24.  There is some disagreement about the vulnerability of the UK to metal shortages, especially in comparison to more intensive users such as Japan and the USA. However, there are important sectors of the UK economy that already rely upon a wide range of metals at stable prices. Furthermore, a stable supply of metals will be important in the transition to a low carbon economy. We are pleased that the Government recognises the importance of metals to the green economy, securing green growth and re-balancing the economy towards high value-added manufacturing.

Metal management

25.  Having accepted that strategically important metals have a vital part to play in the future of the UK economy, we considered what role the Government should have in ensuring and managing supplies of these metals.


26.  Professor Robert Watson, Chief Scientific Advisor to the Department for Environment, Food and Rural Affairs (Defra), stated:

We believe that [Defra's] job, primarily, is to provide information to the private sector as to whether some of these resources are rare, are getting rarer and whether there are issues such as price volatility, et cetera.[33]

27.  This was the aim of the recent Defra report, Review of the Future Resource Risks Faced by UK Business and an Assessment of Future Viability, but in the report's own words, "this project marks a beginning rather than an end".[34] The Defra report stated that:

Government and UK business would benefit from the development of a shared evidence base on resource issues [...] The development of a shared database would also help to develop business and government understanding of resource risks in the future. Doing so would facilitate partnership working between the two parties to find solutions to the benefit of both.[35]

28.  When asked if there were plans within Defra to repeat and expand the work on risks to resources, Professor Watson replied:

Whether we will do exactly this study again or not, I do not know, but it is an issue that we will keep a watching brief on, along with the EU, so that we can continuously update what the needs of our British industry are and we can advise them as to what we know about resource scarcity.[36]

29.  However, despite this and other recent reports on resources Dr Mike Pitts, from the Industry Technology Division of the Royal Society of Chemistry (RSC), was concerned about a lack of information on metal resources:

One of the things that companies would like the most [...] is some understanding of what material will be critical in future, because they get surprised sometimes by the changes in availability [...] good quality information is what [UK companies] need to [help them] know what might surprise them in the future [...] we need to know what is coming in, what is going out and what might be a future threat. The picture is really not as clear as it should be.[37]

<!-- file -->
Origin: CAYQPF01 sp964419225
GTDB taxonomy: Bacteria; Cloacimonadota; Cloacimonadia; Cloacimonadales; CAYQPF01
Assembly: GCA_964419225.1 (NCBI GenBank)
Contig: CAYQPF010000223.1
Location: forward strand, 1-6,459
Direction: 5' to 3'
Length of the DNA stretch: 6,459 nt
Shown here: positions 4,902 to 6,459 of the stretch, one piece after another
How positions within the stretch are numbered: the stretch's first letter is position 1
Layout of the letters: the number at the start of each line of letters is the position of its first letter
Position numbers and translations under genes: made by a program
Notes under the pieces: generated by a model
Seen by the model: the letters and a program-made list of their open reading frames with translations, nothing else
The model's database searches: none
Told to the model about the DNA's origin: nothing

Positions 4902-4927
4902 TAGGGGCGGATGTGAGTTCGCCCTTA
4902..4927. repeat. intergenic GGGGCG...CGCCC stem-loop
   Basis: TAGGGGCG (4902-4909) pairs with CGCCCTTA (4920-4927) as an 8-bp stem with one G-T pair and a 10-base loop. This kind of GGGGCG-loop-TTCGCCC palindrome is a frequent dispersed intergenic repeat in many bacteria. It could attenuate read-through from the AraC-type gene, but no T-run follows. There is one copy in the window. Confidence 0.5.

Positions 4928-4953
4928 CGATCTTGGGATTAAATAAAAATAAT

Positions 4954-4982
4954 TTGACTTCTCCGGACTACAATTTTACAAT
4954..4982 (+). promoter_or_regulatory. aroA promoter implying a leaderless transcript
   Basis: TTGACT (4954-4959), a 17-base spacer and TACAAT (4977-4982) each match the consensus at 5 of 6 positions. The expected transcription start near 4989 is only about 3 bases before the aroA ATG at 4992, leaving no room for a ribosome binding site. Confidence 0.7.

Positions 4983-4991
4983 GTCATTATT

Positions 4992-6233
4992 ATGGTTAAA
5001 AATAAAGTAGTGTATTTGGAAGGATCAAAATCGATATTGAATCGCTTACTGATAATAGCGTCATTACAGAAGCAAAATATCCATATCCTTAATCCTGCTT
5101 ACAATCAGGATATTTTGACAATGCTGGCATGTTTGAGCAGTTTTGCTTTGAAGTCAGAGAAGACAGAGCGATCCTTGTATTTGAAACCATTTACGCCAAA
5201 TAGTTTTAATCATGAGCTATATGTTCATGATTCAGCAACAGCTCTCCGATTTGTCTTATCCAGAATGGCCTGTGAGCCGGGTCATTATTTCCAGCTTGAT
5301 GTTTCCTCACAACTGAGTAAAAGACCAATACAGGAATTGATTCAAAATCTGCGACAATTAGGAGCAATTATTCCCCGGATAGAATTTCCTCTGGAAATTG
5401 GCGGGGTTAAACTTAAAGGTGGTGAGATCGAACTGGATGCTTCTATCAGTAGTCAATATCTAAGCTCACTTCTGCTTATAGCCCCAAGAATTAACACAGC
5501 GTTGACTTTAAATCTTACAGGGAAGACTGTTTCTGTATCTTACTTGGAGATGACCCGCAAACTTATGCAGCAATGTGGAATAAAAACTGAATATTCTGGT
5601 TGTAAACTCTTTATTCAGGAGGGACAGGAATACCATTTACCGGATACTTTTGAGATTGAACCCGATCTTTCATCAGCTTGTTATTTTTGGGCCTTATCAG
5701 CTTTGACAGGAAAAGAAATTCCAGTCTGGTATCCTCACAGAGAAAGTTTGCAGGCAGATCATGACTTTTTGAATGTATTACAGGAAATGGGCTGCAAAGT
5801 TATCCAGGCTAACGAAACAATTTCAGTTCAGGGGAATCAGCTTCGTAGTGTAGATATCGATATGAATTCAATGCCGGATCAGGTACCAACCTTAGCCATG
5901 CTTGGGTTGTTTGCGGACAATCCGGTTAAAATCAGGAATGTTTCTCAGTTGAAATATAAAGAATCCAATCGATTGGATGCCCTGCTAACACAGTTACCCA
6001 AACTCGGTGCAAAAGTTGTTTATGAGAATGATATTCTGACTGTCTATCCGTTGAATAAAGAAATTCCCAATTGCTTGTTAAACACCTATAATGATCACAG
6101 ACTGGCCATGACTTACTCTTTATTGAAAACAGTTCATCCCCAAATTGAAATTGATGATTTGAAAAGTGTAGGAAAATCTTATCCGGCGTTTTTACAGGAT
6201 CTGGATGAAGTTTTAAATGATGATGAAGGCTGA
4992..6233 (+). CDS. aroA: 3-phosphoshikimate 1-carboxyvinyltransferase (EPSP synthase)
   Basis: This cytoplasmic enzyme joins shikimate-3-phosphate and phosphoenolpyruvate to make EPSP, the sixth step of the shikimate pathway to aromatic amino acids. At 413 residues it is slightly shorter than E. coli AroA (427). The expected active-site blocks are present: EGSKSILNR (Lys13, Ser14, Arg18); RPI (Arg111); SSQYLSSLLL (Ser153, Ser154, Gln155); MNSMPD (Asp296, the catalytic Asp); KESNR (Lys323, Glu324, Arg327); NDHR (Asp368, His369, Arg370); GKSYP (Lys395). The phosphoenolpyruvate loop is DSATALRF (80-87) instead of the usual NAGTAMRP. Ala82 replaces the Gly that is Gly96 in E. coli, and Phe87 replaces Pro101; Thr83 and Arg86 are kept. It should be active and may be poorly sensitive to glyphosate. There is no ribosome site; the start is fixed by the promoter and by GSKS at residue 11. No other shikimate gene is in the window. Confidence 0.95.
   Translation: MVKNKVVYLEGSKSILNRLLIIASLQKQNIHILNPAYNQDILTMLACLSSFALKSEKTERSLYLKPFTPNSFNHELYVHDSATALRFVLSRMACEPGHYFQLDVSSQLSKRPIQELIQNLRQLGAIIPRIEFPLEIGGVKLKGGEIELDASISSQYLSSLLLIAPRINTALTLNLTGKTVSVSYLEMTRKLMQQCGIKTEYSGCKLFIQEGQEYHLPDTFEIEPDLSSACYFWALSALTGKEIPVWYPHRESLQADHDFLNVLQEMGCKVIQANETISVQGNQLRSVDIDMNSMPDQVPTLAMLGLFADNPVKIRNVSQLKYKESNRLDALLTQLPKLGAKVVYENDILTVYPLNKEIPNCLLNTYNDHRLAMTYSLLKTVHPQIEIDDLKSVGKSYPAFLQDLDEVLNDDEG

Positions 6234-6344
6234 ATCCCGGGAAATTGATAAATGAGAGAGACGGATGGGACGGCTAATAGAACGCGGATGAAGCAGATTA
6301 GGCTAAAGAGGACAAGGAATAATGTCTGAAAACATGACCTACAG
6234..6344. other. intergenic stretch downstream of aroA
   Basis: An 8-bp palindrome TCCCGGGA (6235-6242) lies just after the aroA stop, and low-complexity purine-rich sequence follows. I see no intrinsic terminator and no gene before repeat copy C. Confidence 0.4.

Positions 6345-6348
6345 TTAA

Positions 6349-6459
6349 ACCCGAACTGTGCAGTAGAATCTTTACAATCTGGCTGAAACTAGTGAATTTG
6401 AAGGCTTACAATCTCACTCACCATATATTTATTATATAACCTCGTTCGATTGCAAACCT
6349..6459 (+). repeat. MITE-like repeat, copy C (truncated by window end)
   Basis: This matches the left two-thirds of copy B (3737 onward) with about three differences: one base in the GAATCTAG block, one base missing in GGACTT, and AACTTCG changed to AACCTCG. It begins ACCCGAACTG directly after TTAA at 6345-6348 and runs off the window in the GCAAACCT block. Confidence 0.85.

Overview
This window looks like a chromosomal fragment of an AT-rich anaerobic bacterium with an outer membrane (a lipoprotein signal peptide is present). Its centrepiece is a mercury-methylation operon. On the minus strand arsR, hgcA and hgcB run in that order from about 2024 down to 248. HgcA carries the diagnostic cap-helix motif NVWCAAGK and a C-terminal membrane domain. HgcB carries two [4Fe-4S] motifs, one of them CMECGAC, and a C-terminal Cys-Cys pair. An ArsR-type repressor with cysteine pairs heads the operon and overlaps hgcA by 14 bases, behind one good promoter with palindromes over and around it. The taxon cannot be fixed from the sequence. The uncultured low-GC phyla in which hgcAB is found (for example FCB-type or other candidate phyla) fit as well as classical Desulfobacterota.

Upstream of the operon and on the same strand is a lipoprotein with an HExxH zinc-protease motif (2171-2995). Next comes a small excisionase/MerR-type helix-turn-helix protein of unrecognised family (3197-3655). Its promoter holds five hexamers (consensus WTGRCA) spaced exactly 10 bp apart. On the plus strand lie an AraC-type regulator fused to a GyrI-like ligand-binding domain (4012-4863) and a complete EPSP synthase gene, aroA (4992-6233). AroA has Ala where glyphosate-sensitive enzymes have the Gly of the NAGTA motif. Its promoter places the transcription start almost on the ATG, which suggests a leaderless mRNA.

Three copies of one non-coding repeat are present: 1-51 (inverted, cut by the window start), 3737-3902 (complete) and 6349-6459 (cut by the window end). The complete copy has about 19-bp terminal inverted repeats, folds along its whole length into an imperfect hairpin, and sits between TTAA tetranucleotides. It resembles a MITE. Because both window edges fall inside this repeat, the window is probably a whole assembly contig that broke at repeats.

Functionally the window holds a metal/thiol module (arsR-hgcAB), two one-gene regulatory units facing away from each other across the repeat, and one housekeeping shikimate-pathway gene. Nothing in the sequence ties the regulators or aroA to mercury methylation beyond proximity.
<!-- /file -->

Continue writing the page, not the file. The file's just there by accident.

Dr Rickinson, IOM3, added that he thought it was timely for a "re-audit [...] and an in-depth analysis of those materials in the broadest sense that are important for the UK economy".[38] RCUK stated that "the UK currently has a world-class capability to monitor and analyse global mineral production, consumption, trade and reserves".[39]


30.  While acknowledging the role of Defra in providing information on resource management, Professor Watson was not clear whether Defra had formal responsibility to decide when a metal becomes strategically important to the UK.[40]

31.  Tony Hartwell, Knowledge Transfer Manager of the ESKTN, pointed out that:

There is not really a central agency in the UK that is responsible for managing resource inputs into the UK. So there is not one department that is responsible for that. Maybe that is something we could consider [...] it would make sense to have an agency for materials.[41]

32.  Responsibility for metals supply is not the exclusive responsibility of Defra. We established that the Foreign and Commonwealth Office (FCO) and the Department for Business, Innovation and Skills (BIS) shared the work. We therefore explored how coordinated the responsibilities for strategic metals were within Government. Professor Watson, Defra, responded to the suggestion that there ought to be a single public body responsible for providing information on metals and resources that:

Clearly, we need to be joined up. The private sector needs to be informed, and we need to be informed by the private sector as to what they see their resource needs are likely to be now and in the future as they see whole new product lines coming on base. We, in the Government, ought to be able to make sure that we can at least provide information to them as to whether there is either scarcity or a question of access and price volatility.[42]